The four front-runner candidates present their views on growth, housing, transportation and crime. Next month look for information on other candidates and the ballot initiative.
In 1970, 12 dynamite bombs destroyed 24 school buses and damaged an additional 15 at a DPS bus depot; the New York Times referred to this as a “massive and skillful demolition job.”
In 1954, a unanimous U.S. Supreme Court determined that segregation in public schools violated the 14th Amendment, in the Brown v. Board of Education decision. The following year, the Supreme Court, in what became known as Brown II, instructed states to begin desegregation “with all deliberate speed.”
It’s a good thing Colorado legislators wear little black plastic nametags—those will come in handy when lawmakers try to identify their colleagues this year.
There are debates and there are conversations. The former has a clear objective: to win. But a conversation doesn’t have to be a zero-sum game.
With clear policy differences between these gubernatorial candidates, you likely know who you’re voting for. But how to vote on the 22 city and state ballot issues may not be so clear.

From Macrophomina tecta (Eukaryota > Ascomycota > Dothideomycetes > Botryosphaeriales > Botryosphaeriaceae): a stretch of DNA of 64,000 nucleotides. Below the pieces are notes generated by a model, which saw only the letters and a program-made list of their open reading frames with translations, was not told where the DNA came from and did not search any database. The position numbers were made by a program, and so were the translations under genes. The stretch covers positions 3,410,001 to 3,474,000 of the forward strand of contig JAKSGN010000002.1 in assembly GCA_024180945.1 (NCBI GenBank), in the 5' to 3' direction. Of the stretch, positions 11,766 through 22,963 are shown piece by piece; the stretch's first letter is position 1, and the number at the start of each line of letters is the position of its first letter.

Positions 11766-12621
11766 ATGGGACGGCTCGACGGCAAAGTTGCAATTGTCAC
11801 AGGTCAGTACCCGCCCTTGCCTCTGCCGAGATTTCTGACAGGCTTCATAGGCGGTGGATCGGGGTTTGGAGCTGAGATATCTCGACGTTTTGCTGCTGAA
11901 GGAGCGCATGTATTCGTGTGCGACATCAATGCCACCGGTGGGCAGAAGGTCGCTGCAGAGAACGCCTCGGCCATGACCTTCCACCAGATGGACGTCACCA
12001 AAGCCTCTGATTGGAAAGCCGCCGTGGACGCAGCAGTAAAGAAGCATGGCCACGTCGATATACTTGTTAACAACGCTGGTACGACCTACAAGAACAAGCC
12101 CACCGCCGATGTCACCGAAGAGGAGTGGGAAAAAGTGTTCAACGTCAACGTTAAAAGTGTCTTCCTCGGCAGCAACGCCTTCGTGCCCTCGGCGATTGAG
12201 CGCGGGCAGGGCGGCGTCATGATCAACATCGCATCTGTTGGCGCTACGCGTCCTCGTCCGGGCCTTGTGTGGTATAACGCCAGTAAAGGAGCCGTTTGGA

The Front Porch Election Guide offers a clear description of what you’ll find on the ballot.
Who are “they” when people talk about cyber security? “They” can hack into your webcam, or computer or email account.
Eighty percent of registered voters in the Front Porch distribution area cast ballots in the 2016 Presidential election.
Americans don’t vote. At least that’s the story that keeps getting told. But Colorado and northeast Denver voter turnout is high, especially when compared to numbers at the national level.
In July, the New York Times asked why democrats couldn’t win Colorado’s Sixth Congressional District. To outside observers, the Sixth represents an increasingly diverse population—demographics that the Democrats could do well with.